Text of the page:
but seven. At the University of California at Berkeley the black student enrollment has dropped from over a thousand. In 1971 72 academic year down to seven hundred and thirty three as of February 19th seven to seven. It has dropped by over half. In fact during that period of time the number of black faculty members tenured and untenured accounts to 22 out of forty eight hundred at the University of California at Berkeley. We feel that this reflects a racist tendency. You know at the University of California Berkeley in fact between January of 1996 and January of 1977 six blacks came up for promotion tenure and none of them got it. Overall the statistics indicate that 16 percent in excess of 60 percent of all whites who come up for
tenure are promotion. Get it. Only 23 percent of the blacks who come up for 2010 you know a promotion get it. You say we feel that this isn't this is one of the this is one of the foundations upon which actually is that a decision regarding me in a Department of Sociology was racist and political. It was political because there was a demonstrably reaction against my own outspokenness and the character of my own personal politics. It was racist because at the end its core the foundation of reasons behind the denial of tenure and what this denial indicated was not only political but it was racial. You see for example let's get down to a specific point. Although I have not been tokes exactly and precisely the grounds upon which I was denied tenure I have heard only a number of occasions that it had to do with what I published not that I had not published not that I had not published a tremendous volume but they did not like what I
published. Look what is going on here in his part of the of the recess. Yes it's a huge it's like the Shadow game. You can take your hands and cast a shadow on a wall that looks like a fox or donkey or an elephant. But when you look at the act itself you're still dealing with hands. That's right you see up until it comes down to the 10 year who is going to permanently be there to influence the definitions of reality and what kinds of precedents and legitimation Zocor going to be established as a result of granting tenure to particular people. That is when you cut through the. Oh yeah and get down to what you were dealing with a real dunk you know what you're dealing with a shadow game who for your dealing with the real elephant of well you're dealing with a set of hands. OK the argument that I have published in the wrong place is a racist argument of course and because there are signs that there is no sex there is no legitimate constituency aside from the elitist lily white constituency that we determine to be the appropriate constituency. Well who qualifies the qualified as a qualified judge. That's what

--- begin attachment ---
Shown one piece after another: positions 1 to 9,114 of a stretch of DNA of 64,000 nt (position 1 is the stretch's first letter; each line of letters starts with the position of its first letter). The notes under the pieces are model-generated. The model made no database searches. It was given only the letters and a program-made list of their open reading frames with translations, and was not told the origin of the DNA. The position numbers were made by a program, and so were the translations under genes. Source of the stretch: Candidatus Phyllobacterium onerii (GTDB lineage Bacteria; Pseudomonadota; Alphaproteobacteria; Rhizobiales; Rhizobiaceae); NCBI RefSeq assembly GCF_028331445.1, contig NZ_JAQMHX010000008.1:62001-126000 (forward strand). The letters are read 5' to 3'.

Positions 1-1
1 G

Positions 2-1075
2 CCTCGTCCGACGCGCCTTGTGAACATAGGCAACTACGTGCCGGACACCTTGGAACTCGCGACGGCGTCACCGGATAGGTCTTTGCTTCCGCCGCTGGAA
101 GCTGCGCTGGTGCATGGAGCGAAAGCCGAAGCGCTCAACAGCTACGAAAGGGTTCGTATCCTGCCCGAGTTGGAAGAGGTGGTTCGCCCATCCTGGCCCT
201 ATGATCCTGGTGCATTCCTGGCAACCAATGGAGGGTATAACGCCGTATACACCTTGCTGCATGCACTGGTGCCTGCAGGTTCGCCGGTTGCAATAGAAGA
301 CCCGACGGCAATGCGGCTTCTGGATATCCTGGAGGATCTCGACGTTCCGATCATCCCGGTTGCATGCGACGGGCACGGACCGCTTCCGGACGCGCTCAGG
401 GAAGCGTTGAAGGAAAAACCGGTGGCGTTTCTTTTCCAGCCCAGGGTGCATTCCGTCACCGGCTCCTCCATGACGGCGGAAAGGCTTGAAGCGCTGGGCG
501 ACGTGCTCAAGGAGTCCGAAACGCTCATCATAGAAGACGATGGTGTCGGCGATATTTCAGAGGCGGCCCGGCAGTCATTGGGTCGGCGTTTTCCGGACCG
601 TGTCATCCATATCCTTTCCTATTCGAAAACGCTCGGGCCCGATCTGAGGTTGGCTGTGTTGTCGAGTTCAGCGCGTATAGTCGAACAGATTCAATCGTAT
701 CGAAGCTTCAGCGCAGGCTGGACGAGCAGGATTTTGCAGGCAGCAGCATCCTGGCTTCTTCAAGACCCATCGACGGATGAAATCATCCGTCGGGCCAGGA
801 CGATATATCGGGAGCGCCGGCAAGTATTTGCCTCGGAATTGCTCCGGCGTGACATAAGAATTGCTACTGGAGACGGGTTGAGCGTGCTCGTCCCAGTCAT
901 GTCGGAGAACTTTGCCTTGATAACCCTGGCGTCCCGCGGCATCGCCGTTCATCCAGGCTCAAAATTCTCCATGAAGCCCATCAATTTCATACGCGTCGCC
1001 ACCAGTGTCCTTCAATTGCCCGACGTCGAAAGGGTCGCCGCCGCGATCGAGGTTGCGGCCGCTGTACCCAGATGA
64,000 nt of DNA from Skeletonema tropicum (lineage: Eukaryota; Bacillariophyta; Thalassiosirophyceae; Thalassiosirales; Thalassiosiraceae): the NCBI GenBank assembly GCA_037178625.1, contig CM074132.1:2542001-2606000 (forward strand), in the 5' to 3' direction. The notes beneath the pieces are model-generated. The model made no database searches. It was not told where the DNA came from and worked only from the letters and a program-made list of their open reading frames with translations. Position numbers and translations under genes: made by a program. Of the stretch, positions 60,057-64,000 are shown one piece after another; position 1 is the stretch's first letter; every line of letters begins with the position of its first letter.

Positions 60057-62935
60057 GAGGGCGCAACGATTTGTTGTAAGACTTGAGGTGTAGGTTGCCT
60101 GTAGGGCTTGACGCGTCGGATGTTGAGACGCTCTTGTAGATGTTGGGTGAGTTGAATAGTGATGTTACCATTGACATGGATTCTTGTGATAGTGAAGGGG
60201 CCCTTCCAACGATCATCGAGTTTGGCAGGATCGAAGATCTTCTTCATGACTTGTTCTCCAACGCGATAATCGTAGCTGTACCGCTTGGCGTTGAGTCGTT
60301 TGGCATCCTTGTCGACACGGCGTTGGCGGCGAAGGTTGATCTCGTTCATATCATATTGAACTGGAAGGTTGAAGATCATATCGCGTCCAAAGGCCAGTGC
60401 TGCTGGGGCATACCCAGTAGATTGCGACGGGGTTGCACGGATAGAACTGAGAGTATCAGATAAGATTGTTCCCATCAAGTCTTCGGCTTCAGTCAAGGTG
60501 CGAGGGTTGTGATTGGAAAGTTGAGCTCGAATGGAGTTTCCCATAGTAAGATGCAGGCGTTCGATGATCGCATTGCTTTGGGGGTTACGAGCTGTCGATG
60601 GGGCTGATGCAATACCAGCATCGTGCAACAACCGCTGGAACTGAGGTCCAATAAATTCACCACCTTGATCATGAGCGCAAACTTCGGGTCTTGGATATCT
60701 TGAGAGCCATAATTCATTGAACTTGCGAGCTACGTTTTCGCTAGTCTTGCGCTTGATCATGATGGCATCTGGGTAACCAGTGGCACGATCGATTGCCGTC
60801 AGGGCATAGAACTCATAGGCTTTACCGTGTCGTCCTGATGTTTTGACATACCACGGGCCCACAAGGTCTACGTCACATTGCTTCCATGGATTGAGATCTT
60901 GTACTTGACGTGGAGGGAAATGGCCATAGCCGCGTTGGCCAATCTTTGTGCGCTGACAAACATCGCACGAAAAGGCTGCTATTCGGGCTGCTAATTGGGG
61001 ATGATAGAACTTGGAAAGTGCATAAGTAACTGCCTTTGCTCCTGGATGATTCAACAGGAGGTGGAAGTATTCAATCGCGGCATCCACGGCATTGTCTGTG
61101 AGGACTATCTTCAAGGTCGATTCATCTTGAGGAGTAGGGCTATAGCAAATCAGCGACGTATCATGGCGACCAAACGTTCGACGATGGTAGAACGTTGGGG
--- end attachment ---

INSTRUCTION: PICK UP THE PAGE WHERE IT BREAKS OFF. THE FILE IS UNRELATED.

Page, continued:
somebody in Berkeley praises somebody off and somebody at Harvard somebody praises somebody early and they're going to get a little snobbish gentleman because they don't think that we're the best. Then that has to be the test best Johnno and anybody who doesn't publish that is not legitimate but I know I have a bias constituency that only reads black sport and Sports Illustrated and have a magazine. I'm talking about things that aren't directly related to their interest and therefore as a black scholar regardless of the price to me individually in this situation I have an obligation to try to publish and to have time to reach that constituency maybe some of my wife's colleagues don't feel any constituency or any obligation to address that. It's The Truth Seeker but I do I think that's an aspect of what we struggle for in the sixties. And so to say yes we have black scholars on campus but began to constrain them to abide by all of the old strict rules and constraints in terms of output and performance and so forth is not to deal with black scholars it is to bring
black scholars in and change them into black and Mossadeq something exactly to address some of you know just a kind of a constituency. And so we say that this is racist. We say that competence and qualification and all this kind of thing is not something that is absolute and most certainly not something that can be defined by a handful of people who themselves are in great need. Oh review and monitoring. And so what we're saying is that that is a racist thing that until just a plain black sky was on a campus is not to display all of the degenerate a degenerate the situation that one has to revise the whole situation. Constituents disqualifications who has a right to say what and so forth. This is why we say it's a racist situation at UC Berkeley. Yes yes yes he is yeah yeah yeah yeah yeah yeah yeah yeah. That they have ever said has to leave now and that's of leave going to him that we thank you and then before him these are like I make this point to them.